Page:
Darci Lynne Farmer is a shy 12-year-old ventriloquist who uses puppets to come out of her shell, and she’s brought along her friend Petunia the rabbit. And it turns out the dummy bunny has quite a set of pipes on her. It’s shades of Terry Fator, which means you can book her in the finale right now. And Mel B. rewards her talent by slamming down on the golden buzzer and sending the tearful tween straight to the live shows. Even if she doesn’t win, there’s a Sin City duet in her future. 

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The Bad

The Man of Mystery” calls himself the world’s most daring escape artist, and he rocks a fedora and a white eye mask while talking in a Huey, Dewey and Louie-esque voice. He cracks jokes while bumbling — intentionally, I hope — through the setup to his trick. Howie and Tyra lock handcuffs and zip him up in a bag, and it’s four Xs as his “escape” takes an exceedingly long time. Simon and Mel B. change their votes after he emerges dressed in lingerie, but it’s not enough to prevent Howie and Heidi from crushing his dreams.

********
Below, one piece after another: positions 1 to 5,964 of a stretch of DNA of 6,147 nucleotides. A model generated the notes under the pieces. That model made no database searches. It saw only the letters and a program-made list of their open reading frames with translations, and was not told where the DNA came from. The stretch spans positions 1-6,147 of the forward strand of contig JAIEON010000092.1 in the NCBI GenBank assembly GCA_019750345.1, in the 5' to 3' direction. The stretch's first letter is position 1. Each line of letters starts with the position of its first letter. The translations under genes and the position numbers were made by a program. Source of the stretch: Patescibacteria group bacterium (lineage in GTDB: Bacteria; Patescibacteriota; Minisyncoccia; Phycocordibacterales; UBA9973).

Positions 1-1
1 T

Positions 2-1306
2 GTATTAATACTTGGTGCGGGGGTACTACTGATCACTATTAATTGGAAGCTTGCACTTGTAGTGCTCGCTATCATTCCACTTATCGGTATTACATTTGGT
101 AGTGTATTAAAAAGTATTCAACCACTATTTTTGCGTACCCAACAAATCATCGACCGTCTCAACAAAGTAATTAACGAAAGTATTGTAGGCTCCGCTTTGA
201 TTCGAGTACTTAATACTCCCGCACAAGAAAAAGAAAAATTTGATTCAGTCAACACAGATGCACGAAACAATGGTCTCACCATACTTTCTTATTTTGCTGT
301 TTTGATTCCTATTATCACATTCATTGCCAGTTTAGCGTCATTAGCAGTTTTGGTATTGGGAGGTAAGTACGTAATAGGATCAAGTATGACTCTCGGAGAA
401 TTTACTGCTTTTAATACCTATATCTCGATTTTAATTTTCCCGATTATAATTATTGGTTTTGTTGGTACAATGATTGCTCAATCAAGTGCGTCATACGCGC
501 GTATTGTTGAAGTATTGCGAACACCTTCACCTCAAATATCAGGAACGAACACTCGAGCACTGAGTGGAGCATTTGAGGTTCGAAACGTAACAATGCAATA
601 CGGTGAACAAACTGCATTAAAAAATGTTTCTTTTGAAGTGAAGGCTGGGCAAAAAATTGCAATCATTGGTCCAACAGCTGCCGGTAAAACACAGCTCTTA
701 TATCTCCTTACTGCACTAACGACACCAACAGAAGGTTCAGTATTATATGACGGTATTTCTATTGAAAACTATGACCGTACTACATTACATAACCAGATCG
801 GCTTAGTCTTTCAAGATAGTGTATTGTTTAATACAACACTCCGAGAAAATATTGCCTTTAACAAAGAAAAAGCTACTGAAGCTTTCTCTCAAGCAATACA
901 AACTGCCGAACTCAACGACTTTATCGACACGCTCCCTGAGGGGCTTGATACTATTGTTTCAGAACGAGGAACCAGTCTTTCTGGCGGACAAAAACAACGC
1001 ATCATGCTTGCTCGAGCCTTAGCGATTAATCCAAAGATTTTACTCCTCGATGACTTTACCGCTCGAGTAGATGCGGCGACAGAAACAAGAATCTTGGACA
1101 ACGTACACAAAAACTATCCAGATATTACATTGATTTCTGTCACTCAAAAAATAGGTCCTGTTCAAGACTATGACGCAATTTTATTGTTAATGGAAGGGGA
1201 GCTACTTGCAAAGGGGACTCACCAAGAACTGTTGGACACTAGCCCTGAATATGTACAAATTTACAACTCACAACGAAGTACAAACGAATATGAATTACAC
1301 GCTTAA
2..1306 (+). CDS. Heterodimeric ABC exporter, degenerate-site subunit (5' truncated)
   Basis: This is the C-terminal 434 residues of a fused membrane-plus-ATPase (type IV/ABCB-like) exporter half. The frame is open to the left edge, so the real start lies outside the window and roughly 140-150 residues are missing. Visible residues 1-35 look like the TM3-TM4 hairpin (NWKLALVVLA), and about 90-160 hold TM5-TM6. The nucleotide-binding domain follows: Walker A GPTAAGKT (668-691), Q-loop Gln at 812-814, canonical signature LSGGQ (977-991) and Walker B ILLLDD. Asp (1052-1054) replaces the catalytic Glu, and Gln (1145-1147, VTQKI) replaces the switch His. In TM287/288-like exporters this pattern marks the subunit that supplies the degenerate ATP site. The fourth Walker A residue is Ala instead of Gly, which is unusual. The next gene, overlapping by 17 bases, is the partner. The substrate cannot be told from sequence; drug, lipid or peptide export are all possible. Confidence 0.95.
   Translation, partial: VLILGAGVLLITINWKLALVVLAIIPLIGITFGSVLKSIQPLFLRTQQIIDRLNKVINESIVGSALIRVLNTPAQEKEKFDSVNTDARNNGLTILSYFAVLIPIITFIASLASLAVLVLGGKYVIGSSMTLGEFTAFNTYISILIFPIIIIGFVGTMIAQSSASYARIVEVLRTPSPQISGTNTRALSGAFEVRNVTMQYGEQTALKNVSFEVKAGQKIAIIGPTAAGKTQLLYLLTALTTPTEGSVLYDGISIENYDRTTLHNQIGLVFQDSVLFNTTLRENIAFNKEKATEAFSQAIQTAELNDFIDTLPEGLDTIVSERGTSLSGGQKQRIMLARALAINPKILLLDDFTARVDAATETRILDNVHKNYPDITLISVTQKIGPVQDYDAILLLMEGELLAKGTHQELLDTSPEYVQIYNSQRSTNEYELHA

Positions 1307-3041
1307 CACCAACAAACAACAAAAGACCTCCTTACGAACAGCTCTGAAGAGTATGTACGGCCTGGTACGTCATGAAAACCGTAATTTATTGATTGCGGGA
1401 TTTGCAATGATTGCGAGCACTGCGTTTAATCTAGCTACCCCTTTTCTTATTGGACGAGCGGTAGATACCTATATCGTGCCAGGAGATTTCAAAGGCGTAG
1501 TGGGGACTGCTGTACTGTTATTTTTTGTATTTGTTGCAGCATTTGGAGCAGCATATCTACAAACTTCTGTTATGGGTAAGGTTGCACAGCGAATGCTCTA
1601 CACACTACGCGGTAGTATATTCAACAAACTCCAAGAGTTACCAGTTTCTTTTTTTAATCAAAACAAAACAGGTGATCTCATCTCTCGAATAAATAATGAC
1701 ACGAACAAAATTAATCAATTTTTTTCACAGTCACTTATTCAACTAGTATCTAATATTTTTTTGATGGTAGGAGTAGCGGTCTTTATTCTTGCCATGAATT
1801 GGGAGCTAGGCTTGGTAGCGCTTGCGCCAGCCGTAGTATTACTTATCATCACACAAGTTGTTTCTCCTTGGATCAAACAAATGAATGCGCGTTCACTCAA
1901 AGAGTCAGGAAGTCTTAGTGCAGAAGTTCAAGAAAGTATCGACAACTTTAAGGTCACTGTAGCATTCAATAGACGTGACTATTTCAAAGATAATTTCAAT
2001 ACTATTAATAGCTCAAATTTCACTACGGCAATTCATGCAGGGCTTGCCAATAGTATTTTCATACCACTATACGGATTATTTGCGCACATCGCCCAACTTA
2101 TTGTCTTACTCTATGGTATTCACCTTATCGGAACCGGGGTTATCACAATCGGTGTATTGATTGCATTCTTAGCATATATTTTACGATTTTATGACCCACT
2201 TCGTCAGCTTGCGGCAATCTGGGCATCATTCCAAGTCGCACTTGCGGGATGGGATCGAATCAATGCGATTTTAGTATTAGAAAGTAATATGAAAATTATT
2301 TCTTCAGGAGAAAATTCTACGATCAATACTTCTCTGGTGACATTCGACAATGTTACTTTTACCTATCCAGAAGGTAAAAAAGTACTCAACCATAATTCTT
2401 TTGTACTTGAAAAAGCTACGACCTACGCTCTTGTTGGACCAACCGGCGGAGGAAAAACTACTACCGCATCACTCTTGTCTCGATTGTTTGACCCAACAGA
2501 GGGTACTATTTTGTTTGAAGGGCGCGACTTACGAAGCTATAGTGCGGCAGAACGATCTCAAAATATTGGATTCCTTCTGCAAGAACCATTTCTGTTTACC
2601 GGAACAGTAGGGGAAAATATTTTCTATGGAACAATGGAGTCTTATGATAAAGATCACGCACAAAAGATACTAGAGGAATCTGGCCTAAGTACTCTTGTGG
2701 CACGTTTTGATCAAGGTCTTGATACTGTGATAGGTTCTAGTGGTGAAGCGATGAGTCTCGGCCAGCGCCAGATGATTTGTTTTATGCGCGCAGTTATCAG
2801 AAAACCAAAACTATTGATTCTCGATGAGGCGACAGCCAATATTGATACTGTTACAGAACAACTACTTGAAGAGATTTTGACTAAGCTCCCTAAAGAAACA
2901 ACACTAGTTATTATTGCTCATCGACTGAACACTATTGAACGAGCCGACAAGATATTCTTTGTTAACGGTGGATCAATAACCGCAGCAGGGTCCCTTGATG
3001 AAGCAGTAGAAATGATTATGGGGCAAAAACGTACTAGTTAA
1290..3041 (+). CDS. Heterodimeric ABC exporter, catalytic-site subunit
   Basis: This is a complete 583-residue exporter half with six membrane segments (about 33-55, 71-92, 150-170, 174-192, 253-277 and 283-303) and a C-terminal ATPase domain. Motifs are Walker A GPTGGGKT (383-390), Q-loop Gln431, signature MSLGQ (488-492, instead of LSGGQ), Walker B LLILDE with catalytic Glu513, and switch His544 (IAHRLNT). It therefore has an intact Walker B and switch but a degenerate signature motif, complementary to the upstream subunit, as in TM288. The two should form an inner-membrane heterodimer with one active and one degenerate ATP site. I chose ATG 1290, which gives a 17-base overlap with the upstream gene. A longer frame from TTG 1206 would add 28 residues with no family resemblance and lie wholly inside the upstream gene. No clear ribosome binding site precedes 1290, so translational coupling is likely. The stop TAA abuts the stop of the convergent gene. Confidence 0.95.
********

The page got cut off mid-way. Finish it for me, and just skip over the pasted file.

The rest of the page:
The mystery man kicks off a montage of rejections that coincides with an all-about-Tyra vignette. Some guy dances crazily and gets the ax, a balloon unicorn goes number two on stage (with Tyra scurrying out with a pooper scooper), and the aging Kazoo Queens get a new supermodel member after their terrible performance.

Another montage of Simon Xs inspired by his adorable son’s desire to press the button includes poorly choreographed dancers and apparently boring aerialists.

The Absurd

Jokgu the piano-playing chicken kicks off the show, with the 2-year-old mother clucker launching into a pecking version of “America the Beautiful.” The previously-booing crowd goes bananas, and AGT has literally gone to the birds. It’s four yeses, and I suspect fowl play.